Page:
At the beginning of October Fairfax Media (which owns Computerworld) moved its productivity environment from Microsoft Office to Google Apps for Enterprise.
I've been using Google Drive (formerly known as Google Docs) since 2009. The best mobile experience I've had with it is with Google's own app for Android phones and tablets, which is free from the Play Store.
Its feature set is trimmed down from the web app experience, but it has been implemented very cleanly. This makes it a great in-between app for when you're out and about and away from the work desktop.
The Drive app has basic editing features such as rich text formatting, adding tables, and inserting pictures - all of which are organised neatly on the limited screen real-estate.
The feature making the best use of the phone or tablet hardware is the document scanning tool, which lets you take a photo of a page, using optical character recognition (OCR) technology to convert it into a Google document.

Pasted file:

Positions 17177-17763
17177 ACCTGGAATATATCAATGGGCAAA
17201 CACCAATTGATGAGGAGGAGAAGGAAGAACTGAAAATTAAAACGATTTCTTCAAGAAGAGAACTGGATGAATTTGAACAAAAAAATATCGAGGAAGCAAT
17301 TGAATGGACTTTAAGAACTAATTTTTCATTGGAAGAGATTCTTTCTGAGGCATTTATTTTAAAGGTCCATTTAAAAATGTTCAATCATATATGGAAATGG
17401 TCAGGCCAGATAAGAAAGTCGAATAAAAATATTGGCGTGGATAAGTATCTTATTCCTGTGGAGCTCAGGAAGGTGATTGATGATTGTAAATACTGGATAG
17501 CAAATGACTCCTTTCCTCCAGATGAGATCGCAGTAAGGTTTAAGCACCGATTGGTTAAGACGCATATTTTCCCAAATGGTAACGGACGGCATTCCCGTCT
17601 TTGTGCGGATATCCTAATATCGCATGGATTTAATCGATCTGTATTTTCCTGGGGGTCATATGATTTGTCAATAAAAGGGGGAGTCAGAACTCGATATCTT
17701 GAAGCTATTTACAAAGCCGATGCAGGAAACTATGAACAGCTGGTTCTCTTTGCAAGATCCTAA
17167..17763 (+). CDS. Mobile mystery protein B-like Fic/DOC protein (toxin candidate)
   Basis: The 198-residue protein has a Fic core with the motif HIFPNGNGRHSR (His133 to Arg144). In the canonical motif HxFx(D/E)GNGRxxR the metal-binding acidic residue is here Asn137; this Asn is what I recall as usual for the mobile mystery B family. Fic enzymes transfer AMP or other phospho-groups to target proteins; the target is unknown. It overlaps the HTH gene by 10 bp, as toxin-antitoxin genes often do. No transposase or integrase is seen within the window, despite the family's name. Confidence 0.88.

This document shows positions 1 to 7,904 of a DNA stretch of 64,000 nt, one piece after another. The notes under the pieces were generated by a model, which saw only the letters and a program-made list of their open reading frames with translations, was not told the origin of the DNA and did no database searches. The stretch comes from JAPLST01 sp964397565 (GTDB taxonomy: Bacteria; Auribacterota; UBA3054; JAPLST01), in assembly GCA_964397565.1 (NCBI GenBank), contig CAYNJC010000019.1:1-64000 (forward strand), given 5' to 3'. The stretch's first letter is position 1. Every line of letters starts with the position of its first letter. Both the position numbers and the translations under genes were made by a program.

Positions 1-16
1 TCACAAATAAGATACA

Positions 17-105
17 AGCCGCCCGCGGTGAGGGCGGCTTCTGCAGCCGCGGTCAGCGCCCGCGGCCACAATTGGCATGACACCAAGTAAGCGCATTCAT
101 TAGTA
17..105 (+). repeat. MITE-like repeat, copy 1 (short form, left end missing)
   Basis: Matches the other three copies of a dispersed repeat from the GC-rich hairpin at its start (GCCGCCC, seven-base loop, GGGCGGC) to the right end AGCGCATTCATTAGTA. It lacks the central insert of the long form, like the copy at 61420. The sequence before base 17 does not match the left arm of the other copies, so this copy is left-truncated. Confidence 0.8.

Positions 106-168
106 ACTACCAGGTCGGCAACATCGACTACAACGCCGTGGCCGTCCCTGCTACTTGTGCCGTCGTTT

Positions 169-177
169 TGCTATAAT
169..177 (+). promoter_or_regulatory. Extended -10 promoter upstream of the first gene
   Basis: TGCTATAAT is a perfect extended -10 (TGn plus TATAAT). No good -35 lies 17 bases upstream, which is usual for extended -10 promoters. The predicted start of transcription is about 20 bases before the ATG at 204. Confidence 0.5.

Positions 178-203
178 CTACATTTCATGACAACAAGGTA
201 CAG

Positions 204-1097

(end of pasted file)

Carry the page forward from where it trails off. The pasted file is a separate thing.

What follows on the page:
For those working in a collaborative environment, the latest version of the app has commenting functions and you can continue to work on a document which is being edited by other people.
Google's focus is on the cloud, but if you're heading out of connectivity you can always download the documents to your device to work on them offline.
Then when you're back in range, the document will sync back to your Drive account.
Using an Android tablet, you can play a Google Presentation (Google's version of PowerPoint) to clients.
Just don't expect to be able to edit this type of document on the fly, right now you can only rename and do very basic editing of presentations.
Drive isn't just a document processing tool, it's a cloud locker in its own right. A free account on Google comes with 5 GB of space, which you can use to upload ZIP files, photos, and videos, accessible from any internet capable computer.
Update: Originally this article mistakenly stated there was no iOS version of Google drive. There is indeed an app available from the iTunes App Store.
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